Artists: Paul Acker
Deep Six Laboratory
2483 Grant Ave.
Philadelphia, PA 19114
What year did you start tattooing?
December of 2000. I was 18.
How did you get into tattooing?
I was getting tattooed in a local shop and they were pretty impressed with the drawings I was bringing in for my tattoos, so they offered me a job. They basically showed me all the fundamentals of tattooing, and I started tattooing friends and family within two weeks. After a month of practice I was tattooing full-time.
Do you have any special training?
I went to an art high school where I learned a lot about drawing, painting, and sculpting while also having the normal school classes. I’ve been drawing since I can remember, though. After high school I briefly went to college for fine art before I started tattooing.
What inspires you as an artist?
Well, clearly I’m greatly inspired by horror movies. They’re a huge part of my life, so it’s something that has always translated into my art. As a kid, I would read a lot of magazines and comics like Fangoria and Tales From the Crypt, which I think really embedded something
in my brain. The artist Basil Gogos has also been a huge inspiration for me. I learned a lot about lighting and color technique from studying his paintings.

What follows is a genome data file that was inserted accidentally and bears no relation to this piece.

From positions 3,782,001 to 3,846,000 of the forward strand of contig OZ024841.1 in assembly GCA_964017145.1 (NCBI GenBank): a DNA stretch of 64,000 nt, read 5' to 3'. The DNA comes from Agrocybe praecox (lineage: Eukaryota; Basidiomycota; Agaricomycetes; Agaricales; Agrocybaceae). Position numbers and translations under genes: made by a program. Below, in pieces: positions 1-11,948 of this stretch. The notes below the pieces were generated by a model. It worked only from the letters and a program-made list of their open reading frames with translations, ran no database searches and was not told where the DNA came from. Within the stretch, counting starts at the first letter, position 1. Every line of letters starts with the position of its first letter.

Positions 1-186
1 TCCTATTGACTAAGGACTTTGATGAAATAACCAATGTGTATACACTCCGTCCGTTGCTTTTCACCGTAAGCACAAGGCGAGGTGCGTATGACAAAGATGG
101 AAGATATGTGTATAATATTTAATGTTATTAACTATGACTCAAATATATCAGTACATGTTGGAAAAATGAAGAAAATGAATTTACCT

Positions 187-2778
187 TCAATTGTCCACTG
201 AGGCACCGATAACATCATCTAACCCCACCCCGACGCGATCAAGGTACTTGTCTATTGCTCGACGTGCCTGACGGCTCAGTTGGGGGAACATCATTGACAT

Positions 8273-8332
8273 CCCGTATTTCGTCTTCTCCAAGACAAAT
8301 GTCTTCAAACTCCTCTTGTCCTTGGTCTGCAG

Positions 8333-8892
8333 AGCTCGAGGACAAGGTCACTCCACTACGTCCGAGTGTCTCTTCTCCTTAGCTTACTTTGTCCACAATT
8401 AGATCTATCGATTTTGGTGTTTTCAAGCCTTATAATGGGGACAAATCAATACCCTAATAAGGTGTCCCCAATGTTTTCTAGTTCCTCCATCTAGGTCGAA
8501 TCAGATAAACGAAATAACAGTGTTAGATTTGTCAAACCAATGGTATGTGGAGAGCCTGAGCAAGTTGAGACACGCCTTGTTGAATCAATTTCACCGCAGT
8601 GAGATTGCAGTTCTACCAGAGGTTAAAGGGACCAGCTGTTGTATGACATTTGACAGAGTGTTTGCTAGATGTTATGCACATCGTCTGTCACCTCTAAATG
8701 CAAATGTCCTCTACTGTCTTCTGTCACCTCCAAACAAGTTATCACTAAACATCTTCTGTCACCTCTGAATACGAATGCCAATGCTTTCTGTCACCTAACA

How has the tattoo scene in northeast Philly inspired you or influenced your style?
Philly has a lot of great tattoo history as well as some amazing tattooers. While there aren’t too many artists in my area that are doing my style of tattooing, there are a lot that do some amazing traditional-style tattoos. I don’t do much traditional work, but I’ve always loved and appreciated it. It’s also helped shape my style by making sure I keep my tattoos clean-looking, while also having enough black and contrast to make it a long-lasting tattoo that will hold up over time.
When did you know you were ready to open your own shop?
I think my reason for opening the shop was because I didn’t feel like I fit in at any of the shops in the area. I didn’t do the normal style stuff, so I didn’t feel right working at a normal street shop. I wanted a place I could concentrate on doing what I really wanted to do. So opening a shop of my own seemed the only logical choice. It wasn’t easy opening a new tattoo shop in a city with so much tattoo history. I fought for about two years with the city, but it finally paid off in the end.
How did you decide who would work in the shop with you?
I didn’t want to hire just anyone based on their portfolio alone. I wanted to hire people I knew I would love to work with and be around every day. I also wanted to have a diverse group of artists all under one roof. I didn’t want a bunch of guys that all do the same thing. Everyone at the shop has a really unique style, and we feed off of each other because of that. I’m pretty lucky—I get to work with my best friends every day.
There are a number of artists out there who focus on horror tattoos. How do you set yourself apart from them, and how do you continue to improve?